Lets face it, GPU technology is driven by games, not architectural walkthroughs, nor rendering of reflective & refractive spheres, which not surprisingly raytracing demos are all about to advocate the technology. Even though I agree that once you get used to certain level of quality, you start to notice lacks in certain subtle areas, I don't see raytracing taking over simply because it would be major leap backwards in performance, quality and flexibility. Also many of those subtle effects are very far from cheap to compute by using raytracing (GI, smooth reflection, etc.) and fall to the "naive implementation" category, so even if you had extremely fast raytracing HW in your hands, you probably wouldn't use it to compute those effects in practice but would need seek for alternative solutions anyway.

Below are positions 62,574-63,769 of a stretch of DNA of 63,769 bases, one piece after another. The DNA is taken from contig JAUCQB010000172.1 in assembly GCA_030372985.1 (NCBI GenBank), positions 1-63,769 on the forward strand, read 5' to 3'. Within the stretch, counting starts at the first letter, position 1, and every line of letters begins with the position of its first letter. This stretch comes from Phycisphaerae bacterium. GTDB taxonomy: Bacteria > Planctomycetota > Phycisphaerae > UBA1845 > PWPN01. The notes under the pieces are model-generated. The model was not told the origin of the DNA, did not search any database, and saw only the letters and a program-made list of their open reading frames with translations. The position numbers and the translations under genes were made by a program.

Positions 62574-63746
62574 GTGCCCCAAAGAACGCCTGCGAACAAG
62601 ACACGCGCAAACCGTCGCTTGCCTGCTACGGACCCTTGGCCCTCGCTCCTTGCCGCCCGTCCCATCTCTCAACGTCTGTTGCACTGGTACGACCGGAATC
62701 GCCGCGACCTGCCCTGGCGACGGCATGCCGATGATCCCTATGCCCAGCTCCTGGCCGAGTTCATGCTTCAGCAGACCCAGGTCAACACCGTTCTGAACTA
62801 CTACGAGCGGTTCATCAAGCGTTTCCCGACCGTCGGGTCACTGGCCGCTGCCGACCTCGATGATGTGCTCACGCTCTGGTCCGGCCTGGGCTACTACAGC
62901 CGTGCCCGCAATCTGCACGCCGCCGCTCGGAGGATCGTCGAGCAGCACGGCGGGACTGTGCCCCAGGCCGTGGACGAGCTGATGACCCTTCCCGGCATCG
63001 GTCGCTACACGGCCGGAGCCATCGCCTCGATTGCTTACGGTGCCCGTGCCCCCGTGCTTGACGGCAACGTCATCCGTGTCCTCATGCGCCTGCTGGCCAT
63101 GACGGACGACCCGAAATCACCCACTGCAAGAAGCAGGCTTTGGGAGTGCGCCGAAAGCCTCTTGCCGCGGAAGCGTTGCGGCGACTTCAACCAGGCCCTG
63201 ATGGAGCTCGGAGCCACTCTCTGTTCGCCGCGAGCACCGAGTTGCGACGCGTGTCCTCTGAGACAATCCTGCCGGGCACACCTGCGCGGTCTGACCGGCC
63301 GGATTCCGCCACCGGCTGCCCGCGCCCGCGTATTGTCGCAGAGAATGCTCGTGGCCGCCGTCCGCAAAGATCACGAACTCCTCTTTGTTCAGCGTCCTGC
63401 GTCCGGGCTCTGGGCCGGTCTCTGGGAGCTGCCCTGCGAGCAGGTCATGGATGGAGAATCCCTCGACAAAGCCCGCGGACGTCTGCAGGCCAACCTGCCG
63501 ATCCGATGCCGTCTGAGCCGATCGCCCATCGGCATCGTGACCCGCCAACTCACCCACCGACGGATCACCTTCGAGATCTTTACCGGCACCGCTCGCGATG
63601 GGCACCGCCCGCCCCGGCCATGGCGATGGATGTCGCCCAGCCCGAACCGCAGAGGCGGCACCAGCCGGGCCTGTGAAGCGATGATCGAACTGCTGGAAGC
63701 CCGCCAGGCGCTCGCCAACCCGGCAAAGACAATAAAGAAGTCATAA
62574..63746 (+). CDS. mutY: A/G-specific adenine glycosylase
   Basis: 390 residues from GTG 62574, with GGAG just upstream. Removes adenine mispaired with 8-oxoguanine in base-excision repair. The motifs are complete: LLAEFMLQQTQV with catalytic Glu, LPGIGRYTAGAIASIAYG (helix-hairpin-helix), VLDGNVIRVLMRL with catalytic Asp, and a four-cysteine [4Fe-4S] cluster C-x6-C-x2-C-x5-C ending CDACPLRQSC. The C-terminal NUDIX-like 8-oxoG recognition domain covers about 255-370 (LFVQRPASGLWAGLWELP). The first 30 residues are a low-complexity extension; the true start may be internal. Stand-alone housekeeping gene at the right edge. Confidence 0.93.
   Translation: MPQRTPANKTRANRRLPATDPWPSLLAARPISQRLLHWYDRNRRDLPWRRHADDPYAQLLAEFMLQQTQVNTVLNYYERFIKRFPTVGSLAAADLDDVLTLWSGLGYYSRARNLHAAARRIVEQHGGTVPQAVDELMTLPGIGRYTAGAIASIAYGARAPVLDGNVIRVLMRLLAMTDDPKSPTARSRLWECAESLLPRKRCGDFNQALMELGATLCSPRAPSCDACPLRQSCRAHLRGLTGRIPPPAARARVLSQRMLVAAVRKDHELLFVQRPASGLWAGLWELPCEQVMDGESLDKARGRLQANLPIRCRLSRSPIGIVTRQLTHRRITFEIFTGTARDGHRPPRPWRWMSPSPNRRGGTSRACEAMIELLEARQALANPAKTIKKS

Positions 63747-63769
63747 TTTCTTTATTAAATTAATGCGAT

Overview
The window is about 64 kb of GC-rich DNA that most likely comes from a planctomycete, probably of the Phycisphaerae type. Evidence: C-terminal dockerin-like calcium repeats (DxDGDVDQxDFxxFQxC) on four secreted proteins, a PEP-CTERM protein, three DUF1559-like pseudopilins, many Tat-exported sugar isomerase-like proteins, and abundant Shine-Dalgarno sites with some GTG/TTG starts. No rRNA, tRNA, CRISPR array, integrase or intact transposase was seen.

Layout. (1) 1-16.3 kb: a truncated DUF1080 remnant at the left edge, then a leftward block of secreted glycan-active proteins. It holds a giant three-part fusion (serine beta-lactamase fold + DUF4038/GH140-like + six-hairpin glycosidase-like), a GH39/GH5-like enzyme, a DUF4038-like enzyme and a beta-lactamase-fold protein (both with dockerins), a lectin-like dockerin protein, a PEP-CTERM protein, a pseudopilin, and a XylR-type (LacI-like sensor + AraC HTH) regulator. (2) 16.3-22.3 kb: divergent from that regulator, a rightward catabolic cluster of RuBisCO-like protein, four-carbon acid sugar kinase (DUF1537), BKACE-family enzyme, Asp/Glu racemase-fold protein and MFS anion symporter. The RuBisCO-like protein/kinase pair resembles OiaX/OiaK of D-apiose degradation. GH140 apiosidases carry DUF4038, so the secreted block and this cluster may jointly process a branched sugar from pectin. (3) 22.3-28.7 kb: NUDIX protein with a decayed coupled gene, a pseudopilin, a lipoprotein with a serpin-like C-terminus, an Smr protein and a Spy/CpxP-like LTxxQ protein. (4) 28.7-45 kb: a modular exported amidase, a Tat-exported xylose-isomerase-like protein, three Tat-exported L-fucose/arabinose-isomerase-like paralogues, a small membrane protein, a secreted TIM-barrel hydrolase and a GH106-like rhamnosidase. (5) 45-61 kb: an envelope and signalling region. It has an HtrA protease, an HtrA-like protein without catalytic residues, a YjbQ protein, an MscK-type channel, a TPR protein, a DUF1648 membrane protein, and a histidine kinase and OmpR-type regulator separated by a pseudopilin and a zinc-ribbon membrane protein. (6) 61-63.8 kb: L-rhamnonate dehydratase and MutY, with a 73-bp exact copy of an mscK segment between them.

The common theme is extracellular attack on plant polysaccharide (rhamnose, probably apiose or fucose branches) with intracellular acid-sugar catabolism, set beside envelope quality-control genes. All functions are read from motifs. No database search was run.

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#86Melvin

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Posted 16 December 2004 - 08:00 AM

Altair said:

The point is, you don't need to hold 10 unique reflection contents (for 10 objects) at the same times :rolleyes: It would be downright stupid to do things like that. It would be extremely naive (though straightforward) to implement dynamic cubemapping even in the way I described. To translate this to coder language:
for each object with dynamic cubemap
{
render scene to a cubemap from the pivot point of the object
render the object by using the cubemap
}
That's pretty trivial, don't you think?